McAuliffe's Bad Rep as an Environmentalist

Here's why Virginia's green community is highly critical of the governor.

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Gov. Terry McAuliffe may be drumming up jobs, but in the process, he’s alienating Virginia’s green community.

McAuliffe is the focus of a number of protests and bitterly critical blog postings by such environmentalists as Ivy Main, a Washington-area lawyer who specializes in green issues, and the left-leaning blog Blue Virginia.

Their biggest criticisms involve:

  • McAuliffe’s support for Dominion’s $5 billion Atlantic Coast pipeline, which would take natural gas recovered by controversial fracking methods from Northern West Virginia through much of Virginia and on to North Carolina.

  • His support for the Mountain Valley natural gas pipeline project in Southwest Virginia, which likewise would take fracked West Virginia gas southeast.

  • His criticisms of the proposed Clean Power Plan by the U.S. Environmental Protection Agency. The plan would reduce carbon dioxide emissions, believed to contribute to climate change. McAuliffe has sided with Dominion Resources and its complaints that the proposal would increase electricity rates by 2030, although a regional electricity exchange and environmental groups such as the Southern Environmental Law Center and the Natural Resources Defense Council say it will create jobs and modify rates.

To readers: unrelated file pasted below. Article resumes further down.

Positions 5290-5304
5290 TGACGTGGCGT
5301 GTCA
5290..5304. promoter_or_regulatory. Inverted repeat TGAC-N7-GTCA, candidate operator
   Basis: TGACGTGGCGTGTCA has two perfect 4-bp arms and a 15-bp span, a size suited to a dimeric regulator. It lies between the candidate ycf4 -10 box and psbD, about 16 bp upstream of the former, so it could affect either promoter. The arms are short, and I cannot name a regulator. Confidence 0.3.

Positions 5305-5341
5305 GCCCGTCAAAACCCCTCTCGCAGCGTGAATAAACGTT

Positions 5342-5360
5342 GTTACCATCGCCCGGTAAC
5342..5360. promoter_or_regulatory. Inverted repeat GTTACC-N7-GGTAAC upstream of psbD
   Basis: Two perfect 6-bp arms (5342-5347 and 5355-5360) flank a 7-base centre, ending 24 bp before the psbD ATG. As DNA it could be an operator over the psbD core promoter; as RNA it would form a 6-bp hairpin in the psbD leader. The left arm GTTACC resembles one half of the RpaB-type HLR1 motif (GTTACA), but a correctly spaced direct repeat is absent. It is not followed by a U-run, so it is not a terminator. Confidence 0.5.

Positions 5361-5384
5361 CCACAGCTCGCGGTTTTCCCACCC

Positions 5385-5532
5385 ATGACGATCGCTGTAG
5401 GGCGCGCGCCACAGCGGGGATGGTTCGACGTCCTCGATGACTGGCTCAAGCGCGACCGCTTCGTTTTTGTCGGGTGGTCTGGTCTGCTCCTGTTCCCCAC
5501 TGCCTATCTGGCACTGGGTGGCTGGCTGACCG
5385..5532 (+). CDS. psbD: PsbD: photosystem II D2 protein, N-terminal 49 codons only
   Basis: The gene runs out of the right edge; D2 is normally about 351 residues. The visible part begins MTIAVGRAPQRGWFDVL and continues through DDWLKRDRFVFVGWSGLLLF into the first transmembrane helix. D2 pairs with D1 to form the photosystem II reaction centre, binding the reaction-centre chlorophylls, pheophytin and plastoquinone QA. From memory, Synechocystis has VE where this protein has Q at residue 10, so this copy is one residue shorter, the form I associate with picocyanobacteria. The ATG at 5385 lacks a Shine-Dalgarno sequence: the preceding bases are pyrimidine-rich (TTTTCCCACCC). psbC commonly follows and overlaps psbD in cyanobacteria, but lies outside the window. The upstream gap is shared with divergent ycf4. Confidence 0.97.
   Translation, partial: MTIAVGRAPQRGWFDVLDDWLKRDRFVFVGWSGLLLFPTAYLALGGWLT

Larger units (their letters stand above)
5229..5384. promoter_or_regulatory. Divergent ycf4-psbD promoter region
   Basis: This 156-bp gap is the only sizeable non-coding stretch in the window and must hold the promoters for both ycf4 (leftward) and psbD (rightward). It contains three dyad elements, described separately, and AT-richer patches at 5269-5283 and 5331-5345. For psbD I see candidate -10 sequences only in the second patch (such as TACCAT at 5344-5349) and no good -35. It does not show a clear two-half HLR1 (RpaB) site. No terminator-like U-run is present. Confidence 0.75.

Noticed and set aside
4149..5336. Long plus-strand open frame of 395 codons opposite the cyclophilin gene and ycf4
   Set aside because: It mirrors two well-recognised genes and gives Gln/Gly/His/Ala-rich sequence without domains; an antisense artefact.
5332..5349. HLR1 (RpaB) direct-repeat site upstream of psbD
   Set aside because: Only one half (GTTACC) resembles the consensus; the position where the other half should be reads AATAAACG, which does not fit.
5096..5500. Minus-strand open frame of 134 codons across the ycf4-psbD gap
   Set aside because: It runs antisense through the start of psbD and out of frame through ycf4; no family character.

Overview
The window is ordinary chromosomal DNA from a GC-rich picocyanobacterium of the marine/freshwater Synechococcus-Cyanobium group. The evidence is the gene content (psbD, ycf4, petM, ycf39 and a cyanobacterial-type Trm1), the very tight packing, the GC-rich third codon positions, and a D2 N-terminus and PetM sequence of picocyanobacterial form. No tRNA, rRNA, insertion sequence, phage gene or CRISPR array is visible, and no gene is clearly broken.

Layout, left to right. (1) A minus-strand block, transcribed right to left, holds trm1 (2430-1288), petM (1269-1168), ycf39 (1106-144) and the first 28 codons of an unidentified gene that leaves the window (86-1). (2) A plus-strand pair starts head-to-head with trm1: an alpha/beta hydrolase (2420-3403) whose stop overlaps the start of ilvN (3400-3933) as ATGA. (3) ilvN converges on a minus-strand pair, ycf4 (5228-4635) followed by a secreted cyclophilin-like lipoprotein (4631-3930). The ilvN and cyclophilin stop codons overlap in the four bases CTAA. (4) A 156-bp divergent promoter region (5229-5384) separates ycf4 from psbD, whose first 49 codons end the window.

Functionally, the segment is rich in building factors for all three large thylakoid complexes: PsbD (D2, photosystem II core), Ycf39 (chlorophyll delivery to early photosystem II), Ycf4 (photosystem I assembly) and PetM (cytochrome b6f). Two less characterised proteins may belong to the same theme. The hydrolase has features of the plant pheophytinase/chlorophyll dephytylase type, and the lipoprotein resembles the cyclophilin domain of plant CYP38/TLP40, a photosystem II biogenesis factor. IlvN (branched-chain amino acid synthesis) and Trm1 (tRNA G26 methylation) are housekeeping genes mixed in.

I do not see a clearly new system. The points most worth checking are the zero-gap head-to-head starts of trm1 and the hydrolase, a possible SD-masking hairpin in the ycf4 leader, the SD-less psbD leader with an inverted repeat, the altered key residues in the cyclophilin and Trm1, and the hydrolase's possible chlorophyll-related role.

• McAuliffe has touted continued use of natural gas and nuclear at the expense of renewable energy sources and conservation.

  • McAuliffe was abrupt with a green activist at a conference as depicted by this video.

Environmental activists favored McAuliffe when he first ran for governor in 2009 because he supported renewables and was skeptical about proposals to drill for oil off the Virginia coast. While McAuliffe says he still backs renewables, Virginia remains far behind its neighbors, such as West Virginia and North Carolina, in their development. He's flip-flopped on offshore drilling and now favors the practice.

On the pipelines, which are being bitterly opposed by local residents angry at Dominion’s hardball surveying tactics, McAuliffe insists that spur lines form the main pipelines will create new industries and jobs in parts of the state that badly need them.

He cited Nelson County as one area where the protests against Dominion’s project are among the strongest. But Nelson is a rural spot known for dairy farms, bed and breakfasts and big resorts such as Wintergreen, not heavy industry.

Ivy Main, meanwhile, has been critical about McAuliffe touting natural gas and nuclear while saying it’s not his concern to worry about risks. While it gives off less carbon than coal, natural gas emits dangerous methane with environmental and safety consequences. The likeliest spot for a new nuclear reactor is at Dominion’s North Anna station, which was built on a geologic fault line and was shut down for months after a 2011 earthquake.

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